“Constant improvements to the reverse mortgage have made it more user friendly for seniors who are looking at ways to improve their financial positions in retirement – while maintaining their independence.”
Reverse mortgages (loans that allow seniors to borrow from their homes equity without having a mortgage payment) are finally being portrayed in the media as a proper financial solution that seniors should consider to better their retirement. There are many changes that have contributed to the recent positive view of the HECM *Home Equity Conversion* program including major publications researching the benefits of taking a reverse mortgage credit line early in retirement to increase the longevity of one’s assets.
Many seniors who faced dire financial circumstances had to make the tough choice of taking out a reverse mortgage with only one spouse on the reverse mortgage (not including the younger of spouses). Before August 4th changes, both borrowers who were going to be on the reverse mortgage loan would have had to be at least 62 years of age. With the new rules in place only one borrower needs to be over the age of 62, and should that borrower pass away the younger borrower can remain in the home for as long as the property taxes and insurance are being paid (no risk of foreclosure as before). AARP sued HUD, as senior widow were being foreclosed on as soon as their husbands passed if they were left off the loan. The reason they were left off the loan was to qualify and in most cases to also qualify for a higher percentage of the homes equity (typically to pay off any existing loans).
Due to these changes borrowers with one spouse significantly younger can expect to borrow a smaller % of the homes equity since the younger of the borrower’s age is one determinant to how much equity can be released. Example is a 65-year old can borrow around 54.1%, and a 60-year-old would only be able to borrow around 51% of the homes appraised value. Going forward borrowers will not have the ability to not include a younger spouse to increase the amount to borrow. Overall this new rule will dramatically improve the reverse mortgage program and make it more user friendly and safer for borrowers with younger spouses.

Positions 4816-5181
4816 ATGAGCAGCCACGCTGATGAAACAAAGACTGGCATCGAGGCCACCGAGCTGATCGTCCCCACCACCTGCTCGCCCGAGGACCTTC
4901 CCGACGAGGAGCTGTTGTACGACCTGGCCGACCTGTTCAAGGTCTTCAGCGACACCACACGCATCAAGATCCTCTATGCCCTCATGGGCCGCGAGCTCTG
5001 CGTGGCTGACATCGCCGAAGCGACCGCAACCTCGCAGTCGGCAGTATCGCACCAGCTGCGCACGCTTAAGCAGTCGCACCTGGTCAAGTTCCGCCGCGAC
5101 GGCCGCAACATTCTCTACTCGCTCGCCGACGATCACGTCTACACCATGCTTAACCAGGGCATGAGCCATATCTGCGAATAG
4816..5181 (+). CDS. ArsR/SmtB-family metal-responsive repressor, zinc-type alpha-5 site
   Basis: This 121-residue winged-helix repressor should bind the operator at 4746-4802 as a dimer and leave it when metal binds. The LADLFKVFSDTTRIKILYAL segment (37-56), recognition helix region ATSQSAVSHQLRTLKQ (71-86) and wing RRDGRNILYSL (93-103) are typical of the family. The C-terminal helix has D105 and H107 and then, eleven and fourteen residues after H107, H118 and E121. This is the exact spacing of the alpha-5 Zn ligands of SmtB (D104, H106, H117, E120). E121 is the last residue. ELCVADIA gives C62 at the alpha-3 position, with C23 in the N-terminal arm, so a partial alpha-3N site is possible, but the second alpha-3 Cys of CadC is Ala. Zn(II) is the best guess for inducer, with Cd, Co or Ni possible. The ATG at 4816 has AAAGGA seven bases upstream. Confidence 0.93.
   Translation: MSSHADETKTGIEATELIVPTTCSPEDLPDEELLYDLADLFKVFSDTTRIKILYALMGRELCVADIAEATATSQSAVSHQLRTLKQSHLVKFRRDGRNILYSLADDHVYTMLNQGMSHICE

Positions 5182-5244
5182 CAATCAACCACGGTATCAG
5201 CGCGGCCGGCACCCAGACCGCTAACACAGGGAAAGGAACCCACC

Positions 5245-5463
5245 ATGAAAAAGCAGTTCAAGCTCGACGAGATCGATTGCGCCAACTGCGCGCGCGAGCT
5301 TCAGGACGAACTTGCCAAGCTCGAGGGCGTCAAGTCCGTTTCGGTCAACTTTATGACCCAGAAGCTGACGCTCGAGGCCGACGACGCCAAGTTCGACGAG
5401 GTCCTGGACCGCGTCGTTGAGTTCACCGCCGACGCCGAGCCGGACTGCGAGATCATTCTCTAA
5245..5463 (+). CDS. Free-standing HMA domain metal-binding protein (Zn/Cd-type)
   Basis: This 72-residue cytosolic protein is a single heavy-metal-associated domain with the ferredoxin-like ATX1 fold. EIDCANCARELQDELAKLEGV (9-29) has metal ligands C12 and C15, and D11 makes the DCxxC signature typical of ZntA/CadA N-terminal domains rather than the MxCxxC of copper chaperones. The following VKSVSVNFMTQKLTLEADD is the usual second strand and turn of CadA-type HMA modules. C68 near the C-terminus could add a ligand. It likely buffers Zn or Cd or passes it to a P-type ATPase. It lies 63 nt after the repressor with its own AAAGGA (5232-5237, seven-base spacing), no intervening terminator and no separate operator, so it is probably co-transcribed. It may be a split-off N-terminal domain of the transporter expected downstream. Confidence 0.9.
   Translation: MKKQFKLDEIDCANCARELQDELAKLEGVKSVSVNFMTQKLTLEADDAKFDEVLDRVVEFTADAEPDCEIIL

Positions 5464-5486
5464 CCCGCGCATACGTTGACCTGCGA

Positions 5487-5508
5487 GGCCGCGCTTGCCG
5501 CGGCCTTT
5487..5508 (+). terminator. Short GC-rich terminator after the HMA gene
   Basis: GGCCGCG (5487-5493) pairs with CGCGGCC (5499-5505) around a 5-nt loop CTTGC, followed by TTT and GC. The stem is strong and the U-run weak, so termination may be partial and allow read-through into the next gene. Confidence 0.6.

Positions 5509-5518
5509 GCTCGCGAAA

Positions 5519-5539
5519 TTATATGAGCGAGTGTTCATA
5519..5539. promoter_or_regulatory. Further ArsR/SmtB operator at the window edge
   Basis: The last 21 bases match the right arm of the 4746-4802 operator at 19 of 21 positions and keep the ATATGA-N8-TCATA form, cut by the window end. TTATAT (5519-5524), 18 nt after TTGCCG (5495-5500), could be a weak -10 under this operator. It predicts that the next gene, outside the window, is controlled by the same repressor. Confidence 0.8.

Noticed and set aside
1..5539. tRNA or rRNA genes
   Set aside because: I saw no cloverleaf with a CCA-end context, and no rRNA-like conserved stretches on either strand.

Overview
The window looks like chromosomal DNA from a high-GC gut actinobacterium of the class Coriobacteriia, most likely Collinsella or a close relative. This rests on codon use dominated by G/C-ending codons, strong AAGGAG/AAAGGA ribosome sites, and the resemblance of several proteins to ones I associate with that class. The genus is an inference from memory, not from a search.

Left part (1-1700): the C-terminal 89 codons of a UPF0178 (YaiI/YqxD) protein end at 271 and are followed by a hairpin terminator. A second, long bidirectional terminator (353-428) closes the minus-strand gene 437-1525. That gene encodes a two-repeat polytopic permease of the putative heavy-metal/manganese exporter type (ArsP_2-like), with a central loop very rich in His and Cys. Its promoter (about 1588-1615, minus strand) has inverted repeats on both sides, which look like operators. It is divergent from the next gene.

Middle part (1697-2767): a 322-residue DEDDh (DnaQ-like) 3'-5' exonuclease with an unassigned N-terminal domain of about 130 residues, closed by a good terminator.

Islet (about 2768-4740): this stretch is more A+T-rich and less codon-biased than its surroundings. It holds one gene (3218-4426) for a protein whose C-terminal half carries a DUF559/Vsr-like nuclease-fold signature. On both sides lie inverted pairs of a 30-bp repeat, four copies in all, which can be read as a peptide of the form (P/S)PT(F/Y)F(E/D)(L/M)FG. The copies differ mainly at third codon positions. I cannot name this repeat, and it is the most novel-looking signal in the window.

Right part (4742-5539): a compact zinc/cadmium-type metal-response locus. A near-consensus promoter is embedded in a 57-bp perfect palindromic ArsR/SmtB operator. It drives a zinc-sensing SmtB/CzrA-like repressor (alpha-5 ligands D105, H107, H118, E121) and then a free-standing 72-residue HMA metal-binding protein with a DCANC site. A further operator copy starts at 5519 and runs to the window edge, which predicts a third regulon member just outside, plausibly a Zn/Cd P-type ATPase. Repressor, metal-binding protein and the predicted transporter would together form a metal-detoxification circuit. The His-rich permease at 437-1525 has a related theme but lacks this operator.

Requirements and Who Can Qualify for a Reverse Loan:
At least one borrower has to be 62 years or older (it’s ok to have a younger spouse to qualify)
There has to be enough equity left in the home to cover paying off any existing mortgages should that apply to your case (equity is easy to calculate take the homes value and subtract the mortgage balance from it)
Appraisal will be orders to check the value of the home (FHA appraisal – borrower has to pay for this cost upfront, not the lender)
Income checks and credit scores checks are NOT necessary to get a reverse mortgage. There has been talk of updating the requirements to include checking your financial position, but it is not in effect as of August 4th, 2014.
Tax set-asides are also in the works. The way this will work is that a portion of the equity that you can borrow will be set-aside to cover your taxes should you not have sufficient income/assets.
Currently, there is a limit on how much you can actually spend from the amount you qualify for for the first year. Example: a homeowner eligible to withdraw a total of $200,000 in cash for the first year, would only be allowed to tap into $120,000, or 60% of that amount as the first-year limit applies. The second year this borrower can tap into the remaining balance of his original balance.
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HUD and FHA set the regulations behind the reverse mortgage. Lenders need to be licensed to provide you a quote. Our website has been helping seniors compare lenders for a reverse mortgage for over three years now. Want to find out if you qualify and how much you can borrow? just fill out our forms to get started.